Critical Documents While Traveling with Horses

It seems ownership documentation/legal transport is a hot button topic!

horse-papersFirst of all-get the brand inspector numbers in your area and don’t put them on a wee piece of paper like I did. (I’m such a NAG!) Many of us are involved in activities involving transport-so it is just handy to have those numbers at hand. Vet offices, law enforcement and sale barns should have those contacts for you, and I learned-so do County Clerk offices and any given state’s “Agricultural Website.”

Now on to the information that had me a bit in panic mode a few weeks ago!

1) If you haul your horses (donkey’s, mules, cattle) 75 or more miles from home (in or out of state-doesn’t matter).  You have to have an up to date “brand inspection.” With you! In the Truck/trailer where you can find it and it isn’t covered in horse cookie goo. If you think about it-this radius impacts most trailering to trail heads!

2) If you buy or sell a horse (donkey, mule or cow), you must either have a valid registration transfer and/or-have your local brand inspector there to give you the legal paperwork so that your claim to ownership or sale is actually valid. This will provide you with a VALID bill of sale, from which you can proceed with a transport permit.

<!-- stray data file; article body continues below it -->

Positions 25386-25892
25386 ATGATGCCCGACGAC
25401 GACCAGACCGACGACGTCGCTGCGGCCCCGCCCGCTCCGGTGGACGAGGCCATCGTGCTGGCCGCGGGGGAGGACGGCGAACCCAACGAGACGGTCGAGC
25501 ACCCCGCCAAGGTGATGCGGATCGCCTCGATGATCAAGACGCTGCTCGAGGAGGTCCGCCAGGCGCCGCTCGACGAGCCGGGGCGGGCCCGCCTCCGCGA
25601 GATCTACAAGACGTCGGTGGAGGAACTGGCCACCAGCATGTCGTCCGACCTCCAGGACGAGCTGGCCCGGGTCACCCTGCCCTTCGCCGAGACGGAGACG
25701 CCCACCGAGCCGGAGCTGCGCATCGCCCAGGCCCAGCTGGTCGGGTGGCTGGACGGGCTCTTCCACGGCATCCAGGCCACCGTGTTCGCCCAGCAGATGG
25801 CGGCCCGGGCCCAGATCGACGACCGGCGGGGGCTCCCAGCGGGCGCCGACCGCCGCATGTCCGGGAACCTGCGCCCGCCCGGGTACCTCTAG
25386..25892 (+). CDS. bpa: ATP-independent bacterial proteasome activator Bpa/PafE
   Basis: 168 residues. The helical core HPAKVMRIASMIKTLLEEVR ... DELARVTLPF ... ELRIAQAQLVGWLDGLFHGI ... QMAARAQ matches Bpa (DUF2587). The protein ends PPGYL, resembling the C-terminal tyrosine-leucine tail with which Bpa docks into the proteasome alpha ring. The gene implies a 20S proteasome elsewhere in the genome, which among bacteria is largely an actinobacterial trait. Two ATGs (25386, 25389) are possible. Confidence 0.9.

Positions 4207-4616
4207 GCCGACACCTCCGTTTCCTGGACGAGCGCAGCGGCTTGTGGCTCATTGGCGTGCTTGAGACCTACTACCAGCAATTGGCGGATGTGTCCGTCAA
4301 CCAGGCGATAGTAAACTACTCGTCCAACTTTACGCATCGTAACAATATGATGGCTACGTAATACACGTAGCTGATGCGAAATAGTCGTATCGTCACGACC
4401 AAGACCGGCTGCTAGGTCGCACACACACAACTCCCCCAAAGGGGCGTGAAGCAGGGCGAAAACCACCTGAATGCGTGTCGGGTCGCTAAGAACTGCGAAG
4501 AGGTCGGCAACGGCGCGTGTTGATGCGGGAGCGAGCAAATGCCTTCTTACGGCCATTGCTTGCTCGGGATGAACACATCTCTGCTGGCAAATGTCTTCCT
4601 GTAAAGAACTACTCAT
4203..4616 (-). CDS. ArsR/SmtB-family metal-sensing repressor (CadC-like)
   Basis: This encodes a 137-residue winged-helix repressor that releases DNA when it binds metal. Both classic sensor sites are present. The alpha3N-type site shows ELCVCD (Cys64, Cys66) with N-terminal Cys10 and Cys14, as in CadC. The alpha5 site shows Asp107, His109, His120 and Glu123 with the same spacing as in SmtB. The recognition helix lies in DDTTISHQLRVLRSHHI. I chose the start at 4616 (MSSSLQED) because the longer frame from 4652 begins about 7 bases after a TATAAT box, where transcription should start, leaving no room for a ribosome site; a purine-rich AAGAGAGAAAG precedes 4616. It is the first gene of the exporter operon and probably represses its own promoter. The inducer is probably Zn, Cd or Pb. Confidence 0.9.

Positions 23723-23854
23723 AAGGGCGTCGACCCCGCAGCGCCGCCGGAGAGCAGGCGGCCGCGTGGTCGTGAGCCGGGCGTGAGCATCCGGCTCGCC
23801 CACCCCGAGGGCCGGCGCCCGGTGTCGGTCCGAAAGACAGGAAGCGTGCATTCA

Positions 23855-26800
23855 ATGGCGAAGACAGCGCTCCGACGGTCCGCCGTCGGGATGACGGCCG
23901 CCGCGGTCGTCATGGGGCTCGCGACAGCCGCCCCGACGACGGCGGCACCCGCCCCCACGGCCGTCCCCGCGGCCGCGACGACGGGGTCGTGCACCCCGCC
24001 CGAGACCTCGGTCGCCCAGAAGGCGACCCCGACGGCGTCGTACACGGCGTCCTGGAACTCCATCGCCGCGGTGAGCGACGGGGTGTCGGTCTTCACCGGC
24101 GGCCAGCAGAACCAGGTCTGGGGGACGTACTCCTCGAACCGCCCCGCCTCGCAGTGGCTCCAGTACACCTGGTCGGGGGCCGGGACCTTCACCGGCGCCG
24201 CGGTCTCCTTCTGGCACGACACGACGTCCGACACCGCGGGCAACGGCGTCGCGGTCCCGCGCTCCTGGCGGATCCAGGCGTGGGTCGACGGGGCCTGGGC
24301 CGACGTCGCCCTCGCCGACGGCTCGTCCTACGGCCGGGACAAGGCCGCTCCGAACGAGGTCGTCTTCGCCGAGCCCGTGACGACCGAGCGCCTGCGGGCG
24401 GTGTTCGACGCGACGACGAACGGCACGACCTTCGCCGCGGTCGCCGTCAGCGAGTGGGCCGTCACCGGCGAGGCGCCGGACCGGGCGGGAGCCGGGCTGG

3) You may alternatively obtain a “permanent” transport/ownership card (I just paid 25/head with a three dollar “Horse Fee”/head and a one time 15 dollar inspection fee-Colorado)-which allows you to haul your horse anywhere in the U.S. for the life of your ownership of that horse-provided of course-that health inspections etc. are up to date for any given trip.

4) If you do not obtain the permanent transport/ownership card-you will need to renew your transport paperwork every year through your state’s brand inspector.

5) You still are expected to renew your veterinary requirements before any out of state, show, and clinic attendance on the cyclically required yearly basis. Health certificates are state by state-most require that they be obtained less than a week before transport.  These are separate from a legal documentation for ownership and valid right to transport-which was MY original confusion. (A caveat here-make your veterinary appointments in a timely fashion to gel with the needs of your departure plans and be aware that New Mexico-for instance-will not let you in-no matter what-if there is a vesicular stomatitis outbreak in your state of origin.)

IMG_0032Now-you may ask; how can I have hauled horses all over for decades without knowing this? Well-I always did get the vet stuff done and thought I was “done” and nobody ever made me the wiser, including the vets! (They probably thought I knew what I was doing…silly things!)

Also-a “hand-written” bill of sale is no longer a legal document -you have to have the brand inspector in on the deal-so to speak. So-all of us who have taken horses off the hands of our friends with the wave of a check, a pump of the hands, or the slap of some cash? Doesn’t count folks!…

If you buy a critter through the sale barn-you are ok to continue on with the rest of the paperwork- for a transport permit…the sale’s slip or receipt is considered a valid bill of sale.